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Lush Library Presents… Anna James on the Women’s Prize for Fiction 2018 Longlist

The sixteen books on this year’s Women’s Prize longlist have been announced featuring a mix of commercial big hitters, cult favourites and new voices.

 

It’s a big year for the prize as it moves from being the Baileys Prize to the Women’s Prize with a collection of sponsors (Baileys is still involved, but is co-sponsoring the prize with NatWest and Deloitte) and the judges had a big task, as always, ahead of them. When my friend and book blogger Eric and I sat down to try and predict the prize over on his YouTube channel, Lonesome Reader, we found it nigh on impossible to narrow it down to sixteen. The prize is open to full length novels by women written in English and this year’s longlist was selected by five judges; Sarah Sands, the editor of the Today Programme, journalist Anita Anand, comedian Katy Brand, co-founder of the Women’s Equality Party Catherine Mayer and actress Imogen Stubbs.

 

Before we get into my take on the longlist, here are the sixteen books in the running for the shortlist, which will be announced on 23rd April and the title which is revealed on 6th June:

  • H(A)PPY by Nicola Barker (William Heinemann)

  • The Idiot by Elif Batuman (Jonathan Cape)

  • Three Things About Elsie by Joanna Cannon (The Borough Press)

  • Miss Burma by Charmaine Craig (Grove Press)

  • Manhattan Beach by Jennifer Egan (Corsair)

  • The Mermaid and Mrs Hancock by Imogen Hermes Gowar (Harvill Secker)

  • Sight by Jessie Greengrass (John Murray)

  • Eleanor Oliphant is Completely Fine by Gail Honeyman (HarperCollins)

  • When I Hit You: Or, A Portrait of the Writer as a Young Wife by Meena Kandasamy (Atlantic)

  • Elmet by Fiona Mozley (JM Originals)

  • The Ministry of Utmost Happiness by Arundhati Roy (Hamish Hamilton)

  • See What I Have Done by Sarah Schmidt (Tinder Press)

  • A Boy in Winter by Rachel Seiffert (Virago)

  • Home Fire by Kamila Shamsie (Bloomsbury Circus)

  • The Trick to Time by Kit de Waal (Viking)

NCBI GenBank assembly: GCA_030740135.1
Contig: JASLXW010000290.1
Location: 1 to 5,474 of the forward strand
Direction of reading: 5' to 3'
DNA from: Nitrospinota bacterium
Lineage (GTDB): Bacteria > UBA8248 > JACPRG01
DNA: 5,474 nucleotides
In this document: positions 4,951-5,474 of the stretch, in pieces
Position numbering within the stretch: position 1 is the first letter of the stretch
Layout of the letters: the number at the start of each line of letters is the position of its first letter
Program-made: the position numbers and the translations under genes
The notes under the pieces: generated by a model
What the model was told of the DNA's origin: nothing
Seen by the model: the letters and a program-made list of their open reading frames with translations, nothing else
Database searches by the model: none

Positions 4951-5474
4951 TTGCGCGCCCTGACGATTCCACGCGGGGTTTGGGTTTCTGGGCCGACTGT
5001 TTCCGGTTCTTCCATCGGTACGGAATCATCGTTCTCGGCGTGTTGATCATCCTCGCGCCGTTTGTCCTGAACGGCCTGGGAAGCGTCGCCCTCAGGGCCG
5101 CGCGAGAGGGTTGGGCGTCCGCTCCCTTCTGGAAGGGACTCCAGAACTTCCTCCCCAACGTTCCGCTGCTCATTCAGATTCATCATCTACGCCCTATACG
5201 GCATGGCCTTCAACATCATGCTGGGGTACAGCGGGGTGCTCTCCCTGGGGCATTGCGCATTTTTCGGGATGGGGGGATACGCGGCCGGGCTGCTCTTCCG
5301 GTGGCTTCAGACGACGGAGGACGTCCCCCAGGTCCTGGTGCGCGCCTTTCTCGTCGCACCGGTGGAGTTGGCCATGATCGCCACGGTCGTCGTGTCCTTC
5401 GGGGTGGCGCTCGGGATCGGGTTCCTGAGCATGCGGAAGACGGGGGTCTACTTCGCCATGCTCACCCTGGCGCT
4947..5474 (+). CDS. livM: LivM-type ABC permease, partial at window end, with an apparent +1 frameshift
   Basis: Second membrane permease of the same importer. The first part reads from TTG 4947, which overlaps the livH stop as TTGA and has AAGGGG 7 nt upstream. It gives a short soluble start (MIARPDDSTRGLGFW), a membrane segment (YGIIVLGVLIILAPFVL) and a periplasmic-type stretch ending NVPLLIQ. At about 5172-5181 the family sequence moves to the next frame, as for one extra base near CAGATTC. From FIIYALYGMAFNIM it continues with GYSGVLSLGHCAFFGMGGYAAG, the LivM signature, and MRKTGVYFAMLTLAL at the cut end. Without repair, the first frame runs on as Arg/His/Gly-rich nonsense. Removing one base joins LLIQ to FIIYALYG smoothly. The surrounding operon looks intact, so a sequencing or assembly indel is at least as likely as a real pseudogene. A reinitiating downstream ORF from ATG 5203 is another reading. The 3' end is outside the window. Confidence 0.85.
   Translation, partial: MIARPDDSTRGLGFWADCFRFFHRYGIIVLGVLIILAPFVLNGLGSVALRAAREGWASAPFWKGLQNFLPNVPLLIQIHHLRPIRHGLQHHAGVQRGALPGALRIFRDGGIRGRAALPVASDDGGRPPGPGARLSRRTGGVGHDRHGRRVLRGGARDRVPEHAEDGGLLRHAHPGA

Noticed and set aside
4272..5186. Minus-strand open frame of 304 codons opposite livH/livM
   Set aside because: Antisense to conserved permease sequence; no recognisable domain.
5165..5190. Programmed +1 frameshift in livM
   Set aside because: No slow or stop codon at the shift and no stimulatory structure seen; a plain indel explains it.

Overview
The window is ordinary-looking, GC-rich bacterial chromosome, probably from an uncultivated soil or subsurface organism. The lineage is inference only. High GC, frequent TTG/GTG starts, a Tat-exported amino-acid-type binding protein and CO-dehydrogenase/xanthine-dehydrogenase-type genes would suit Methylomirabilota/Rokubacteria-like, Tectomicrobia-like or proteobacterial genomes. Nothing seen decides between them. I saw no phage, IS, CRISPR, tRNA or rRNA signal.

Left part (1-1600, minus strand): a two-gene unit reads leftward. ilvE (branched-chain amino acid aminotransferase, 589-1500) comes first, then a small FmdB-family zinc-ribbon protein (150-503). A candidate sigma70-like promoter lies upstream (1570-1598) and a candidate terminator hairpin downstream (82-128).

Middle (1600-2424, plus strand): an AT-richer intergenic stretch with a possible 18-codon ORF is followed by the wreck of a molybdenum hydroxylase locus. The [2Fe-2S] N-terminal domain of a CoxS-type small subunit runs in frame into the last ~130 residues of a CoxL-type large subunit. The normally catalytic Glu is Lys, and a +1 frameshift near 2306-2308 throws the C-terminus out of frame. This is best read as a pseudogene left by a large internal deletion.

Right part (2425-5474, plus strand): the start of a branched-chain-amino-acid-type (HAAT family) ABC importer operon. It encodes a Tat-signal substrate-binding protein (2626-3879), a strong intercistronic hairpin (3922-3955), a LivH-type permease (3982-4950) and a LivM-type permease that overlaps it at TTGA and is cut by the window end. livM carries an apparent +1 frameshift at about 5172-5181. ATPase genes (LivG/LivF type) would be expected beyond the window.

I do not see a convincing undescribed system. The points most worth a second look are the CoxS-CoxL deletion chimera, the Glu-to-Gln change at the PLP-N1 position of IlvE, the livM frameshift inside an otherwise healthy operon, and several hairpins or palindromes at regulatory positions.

• Sing, Unburied, Sing by Jesmyn Ward (Bloomsbury Circus)

 

That makes eight British authors, four Americans, two Indian authors, one Australian and one Pakistani/British writer. Shamsie has been shortlisted before, and Egan and Seiffert have been longlisted before (Seiffert three times before!). Six of the books are debuts.

 

To my eyes it’s an interesting mix which doesn’t speak of an overriding theme or a unified feeling among the judges. There are post-dystopias, page-turners, historical romps and coming-of-age tales. There’s a handful of commercial successes, a smattering of books that have already seen a fair amount of prize attention, and thankfully for my ego, several of the books Eric and I thought might be there. While there are always upsets in prizes, the one thundering omission has to be Ali Smith, which I’m sure will be raising eyebrows around the literary world. I’m surprised not to see Fire Sermon by Jamie Quatro or Conversations with Friends by Sally Rooney sneak in, and I’m sad, albeit less surprised, to see The Immortalists by Chloe Benjamin and Lillian Boxfish Takes a Walk by Kathleen Rooney miss out and would encourage people to seek all four of them out regardless. Of those I’ve read I’m thrilled to see Sight by Jessie Greengrass there, a beautifully hypnotic novel about medicine and bodies that defies categorisation, and The Mermaid and Mrs Hancock, a Sarah Waters-esque intelligent historical epic.

 

But aside from the books I’m happy to see make it and sad to see miss out, for me the real joy of prizes is discovering the books I’m yet to read. There are a few on here I’m delighted to have an excuse to go back to (particularly Manhattan Beach, Home Fire and The Idiot) and I’m excited to find out what the judges saw in titles I know less about such as H(A)PPY and A Boy in Winter. And the only title I haven’t heard of is Miss Burma, a novel about a modern day Burmese family, which means it’s the one I’m most excited to seek out. Book prizes give readers a window into a moment and a feeling, it’s an opportunity to embrace finding something new and unexpected and to champion it right through until June.

 

I’d love to hear your thoughts on the longlist, or if you’re planning on reading along. I’ll be picking up a few of these, and reading the whole longlist come April, so please get in touch @acaseforbooks on Twitter and join in.

 

"There are post-dystopias, page-turners, historical romps and coming-of-age tales."

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